Perhaps Mr. Obama still believes that, in a democracy, the people have a right to know the legal theories upon which the president executes his great powers. Certainly, we can hope so. After all, his interpretation might be wrong.
Vicki Divoll is a former general counsel to the Senate Select Committee on Intelligence and former deputy legal adviser to the C.I.A.’s Counterterrorism Center.
© 2012 The New York Times Published on Thursday, January 17, 2013 by The New York Times
I have spent over 40 years of my life at war. I was born minutes before Sudanese soldiers gunned down the leaders of my village in South Sudan and I spent the first week of my life hiding in the jungle with my mother. I became a child soldier thirteen years later and survived only by the grace of God. In the years since, I have worked to seek peace as a chaplain for the Southern rebels and now as the head of the Sudan Evangelical Alliance and the Sudan and Uganda Evangelical Presbyterian Church.
Too many people have died in my country, but millions more would have died if the American people and churches had not sent aid and put pressure on Khartoum to negotiate peace with the Southern rebels. The U.S. helped South Sudan gain independence about a year ago. But we need continued involvement from our American brothers and sisters to ensure our nation survives its infancy.
My life’s prayer is that we turn our swords into ploughs and instead of digging graves we dig wells and build foundations for hospitals. But over the last year, the leaders of Sudan and South Sudan have remained locked in political disputes that have resulted in violence along our shared border and a growing economic crisis. South Sudan has the majority of the region’s oil, but the pipelines to ship it pass through Sudan. This mutual dependence on oil revenue could help build cooperation between north and south after independence. Instead oil has become a weapon both sides use to harm the other.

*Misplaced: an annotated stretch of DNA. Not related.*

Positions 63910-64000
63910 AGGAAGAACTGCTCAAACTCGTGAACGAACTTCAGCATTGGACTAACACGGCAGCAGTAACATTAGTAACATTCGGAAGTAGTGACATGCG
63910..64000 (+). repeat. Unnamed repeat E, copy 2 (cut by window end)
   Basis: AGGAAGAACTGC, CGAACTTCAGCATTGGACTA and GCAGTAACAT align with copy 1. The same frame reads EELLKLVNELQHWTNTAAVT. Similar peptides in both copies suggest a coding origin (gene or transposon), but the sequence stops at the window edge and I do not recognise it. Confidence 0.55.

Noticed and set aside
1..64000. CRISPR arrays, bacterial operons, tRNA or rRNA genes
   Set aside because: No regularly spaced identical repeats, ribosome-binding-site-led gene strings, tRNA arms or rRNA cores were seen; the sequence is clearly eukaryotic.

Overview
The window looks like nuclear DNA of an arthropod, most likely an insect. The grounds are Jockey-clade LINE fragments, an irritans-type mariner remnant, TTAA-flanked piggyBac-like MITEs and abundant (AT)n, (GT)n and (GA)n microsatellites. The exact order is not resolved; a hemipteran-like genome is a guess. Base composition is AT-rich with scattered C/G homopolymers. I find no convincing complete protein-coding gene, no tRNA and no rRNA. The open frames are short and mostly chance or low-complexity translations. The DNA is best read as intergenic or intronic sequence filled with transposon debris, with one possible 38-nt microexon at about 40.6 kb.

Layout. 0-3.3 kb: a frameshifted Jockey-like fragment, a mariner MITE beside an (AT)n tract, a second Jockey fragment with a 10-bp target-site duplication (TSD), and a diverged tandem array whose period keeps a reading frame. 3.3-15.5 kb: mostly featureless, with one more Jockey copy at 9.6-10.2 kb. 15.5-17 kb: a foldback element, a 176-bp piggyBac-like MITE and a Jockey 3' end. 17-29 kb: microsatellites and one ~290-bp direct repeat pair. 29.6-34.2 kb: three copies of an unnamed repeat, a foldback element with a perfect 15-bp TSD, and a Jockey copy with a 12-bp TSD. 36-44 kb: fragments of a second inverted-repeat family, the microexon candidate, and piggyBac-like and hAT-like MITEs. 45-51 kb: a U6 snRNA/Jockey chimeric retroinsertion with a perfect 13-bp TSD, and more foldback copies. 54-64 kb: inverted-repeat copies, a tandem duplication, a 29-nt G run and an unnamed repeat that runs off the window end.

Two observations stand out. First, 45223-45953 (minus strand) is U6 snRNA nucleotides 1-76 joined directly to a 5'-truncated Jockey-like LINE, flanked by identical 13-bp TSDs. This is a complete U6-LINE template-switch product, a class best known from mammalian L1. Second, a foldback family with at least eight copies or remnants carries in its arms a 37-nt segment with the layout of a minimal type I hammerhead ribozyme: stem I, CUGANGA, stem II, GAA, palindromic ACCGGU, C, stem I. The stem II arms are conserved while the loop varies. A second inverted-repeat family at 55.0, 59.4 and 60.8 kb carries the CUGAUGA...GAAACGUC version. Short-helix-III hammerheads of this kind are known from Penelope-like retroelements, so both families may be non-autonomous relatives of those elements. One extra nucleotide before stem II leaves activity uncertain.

After Khartoum unilaterally seized southern oil in lieu of transport fees that the two countries had failed to agree on, South Sudan decided to halt oil production in January. It was a bold move, but it was justified: Khartoum benefited from southern oil for years even as it marginalized the south.
But even when one is in the right, justice and revenge can become easily confused. There must always come a point where we look forward and recognize the need to stop fighting over past wrongs so we can build toward a new future. That time has come for South Sudan. We must restart oil production and work out an agreement to transport it through north Sudan. But we will need international support and pressure on Khartoum if that plan is to succeed. This month, the two parties met in Addis Ababa to negotiate a new oil deal, but yet again could not reach an agreement. Without outside intervention or pressure from the U.S., it seems unlikely that the two sides will reach a settlement ahead of the August 2 deadline set by the United Nations.
Bishop Taban, right, delivers medical supplies to villagers in a South Sudan town. Photo credit:Evangelical Presbyterian Church of Sudan